The interaction of storage temperature and duration on aroma volatiles in tomato fruit
Forney, C.F., LeBlanc, D.I., Vigneault, C., Toussaint, V., Bourgeois, G., Clément, A. and Bezanson, G. (2018). The interaction of storage temperature and duration on aroma volatiles in tomato fruit. Acta Hortic. 1194, 343-350
Plain language summary
Maintaining good flavour and aroma of fresh tomatoes in the marketplace is critical for consumer satisfaction. However, low storage temperatures (chilling) can be detrimental to good tomato flavour. To better understand the role of temperature in flavour formation during postharvest storage and ripening of tomato, volatile compounds responsible for flavour were assessed over a range of storage temperatures and durations. Flavour compounds increased about 3-fold after 10 or more days of storage at 18°C in greenhouse grown tomatoes that were harvested at the pink ripeness stage. In contrast, no increase in flavour compounds occurred in fruit held at 1 or 10°C for 10 d. Following 3 days of storage at 1 or 10°C followed by 10 days at 20°C, flavour compounds increased in a manner similar to that of fruit held at 18°C, but concentrations of these compounds were higher. However, when fruit was held for 10 or more days at 1 or 10°C and then warmed to 20°C, they were no longer able to produce the flavour compounds found in non-chilled fruit. While tomato fruit can tolerate chilling temperatures for short durations, prolonged exposures to temperatures below 10°C should be avoided since they can inhibit tomato flavour development.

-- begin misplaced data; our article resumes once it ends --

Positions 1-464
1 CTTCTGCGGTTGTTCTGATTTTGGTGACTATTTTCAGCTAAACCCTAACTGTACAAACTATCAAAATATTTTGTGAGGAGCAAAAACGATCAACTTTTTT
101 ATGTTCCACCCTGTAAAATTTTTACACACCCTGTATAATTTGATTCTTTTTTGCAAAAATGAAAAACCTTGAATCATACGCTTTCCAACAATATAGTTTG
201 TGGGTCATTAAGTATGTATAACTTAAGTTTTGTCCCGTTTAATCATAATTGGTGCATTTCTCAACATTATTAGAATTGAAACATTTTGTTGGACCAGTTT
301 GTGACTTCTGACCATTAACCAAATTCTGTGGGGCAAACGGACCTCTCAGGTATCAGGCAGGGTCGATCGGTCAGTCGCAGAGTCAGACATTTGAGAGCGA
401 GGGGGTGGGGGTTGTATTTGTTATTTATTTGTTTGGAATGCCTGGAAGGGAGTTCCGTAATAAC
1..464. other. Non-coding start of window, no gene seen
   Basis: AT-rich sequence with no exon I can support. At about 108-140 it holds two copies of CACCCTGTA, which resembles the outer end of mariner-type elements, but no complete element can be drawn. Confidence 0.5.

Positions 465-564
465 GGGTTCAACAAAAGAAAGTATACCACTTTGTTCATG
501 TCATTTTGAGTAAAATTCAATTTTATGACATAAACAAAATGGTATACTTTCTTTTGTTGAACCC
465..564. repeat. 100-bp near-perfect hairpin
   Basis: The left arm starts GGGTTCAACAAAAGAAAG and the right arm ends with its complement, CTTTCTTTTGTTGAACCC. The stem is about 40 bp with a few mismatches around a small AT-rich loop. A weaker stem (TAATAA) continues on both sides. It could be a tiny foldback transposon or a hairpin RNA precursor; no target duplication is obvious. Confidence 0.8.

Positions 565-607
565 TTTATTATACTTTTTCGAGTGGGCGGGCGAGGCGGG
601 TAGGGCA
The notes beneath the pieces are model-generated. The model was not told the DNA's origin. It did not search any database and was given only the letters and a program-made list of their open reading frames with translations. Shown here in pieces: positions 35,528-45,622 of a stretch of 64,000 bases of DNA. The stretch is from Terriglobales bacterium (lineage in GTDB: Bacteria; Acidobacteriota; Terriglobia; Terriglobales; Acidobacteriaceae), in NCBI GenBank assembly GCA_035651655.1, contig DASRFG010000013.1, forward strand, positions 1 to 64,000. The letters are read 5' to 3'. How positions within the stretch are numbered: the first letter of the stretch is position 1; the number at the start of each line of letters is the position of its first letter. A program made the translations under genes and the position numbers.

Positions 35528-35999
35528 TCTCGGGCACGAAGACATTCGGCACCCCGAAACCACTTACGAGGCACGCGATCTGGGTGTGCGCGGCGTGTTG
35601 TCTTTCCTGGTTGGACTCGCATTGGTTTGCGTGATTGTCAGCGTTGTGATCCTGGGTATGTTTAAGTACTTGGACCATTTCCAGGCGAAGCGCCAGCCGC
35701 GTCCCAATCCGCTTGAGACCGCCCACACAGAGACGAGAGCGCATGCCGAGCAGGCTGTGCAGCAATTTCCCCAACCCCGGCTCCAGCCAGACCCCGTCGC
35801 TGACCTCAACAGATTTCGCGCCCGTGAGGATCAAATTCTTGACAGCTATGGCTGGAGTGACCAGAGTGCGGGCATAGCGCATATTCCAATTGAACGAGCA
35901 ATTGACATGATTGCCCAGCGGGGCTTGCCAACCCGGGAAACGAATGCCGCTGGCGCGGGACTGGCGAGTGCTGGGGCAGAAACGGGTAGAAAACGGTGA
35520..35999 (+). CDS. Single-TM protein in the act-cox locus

Maintaining good flavor and aroma of fresh tomato (Solanum lycopersicum) fruit can be challenging. Storage temperature affects the synthesis of aroma volatiles and holding fruit at chilling temperatures can inhibit volatile synthesis. To gain a better understanding of the role temperature plays in volatile formation during postharvest storage and ripening of tomato, volatile profiles were assessed over a range of temperatures and storage times. Greenhouse grown tomatoes of the cultivar 'Trust' were harvested at the pink to light red stage of ripeness and held at 1, 10, 18 or 24°C and 85% RH. Fruit were sampled for volatile analysis after 0, 3, 6, 10 and 13 d. In addition, at each sampling time fruit were held for an additional 3 or 10 d at 20°C and then sampled for volatile analysis. Volatiles were analyzed from homogenized fruit tissue using headspace-GC-MS. Total volatile concentrations in tomato fruit increased about 3-fold after 10 or more days at 18°C. The most abundant volatile compounds in fruit held for 10 d at 18°C included hexanal, followed by 2-methylbutanol, E-2-hexenal, 6-methyl-5-hepten-2-one, 3-methylbutanal, 2-isobutylthiazole, 3-methylbutanol, geranylacetone, β-ionone, and pentanal. Little change in volatile composition occurred in fruit held at 1 or 10°C for 10 d. However, when fruit held for 3 d at 1 or 10°C were warmed to 20°C for an additional 10 d, total volatile concentration increased 6- and 4-fold, respectively when compared to initial values. In addition, volatile composition was similar to that in fruit held at 18°C, but concentrations were higher. When fruit held for 10 or 13 d at 1 or 10°C were warmed to 20°C for an additional 10 d, volatile synthesis was inhibited. Fruit held at 24°C for 10 d had volatile concentrations similar to those from fruit held at 18°C. While tomato fruit can tolerate chilling temperatures for short durations, prolonged exposures to temperatures below 10°C should be avoided since they can inhibit aroma volatile synthesis and thus impact tomato flavor.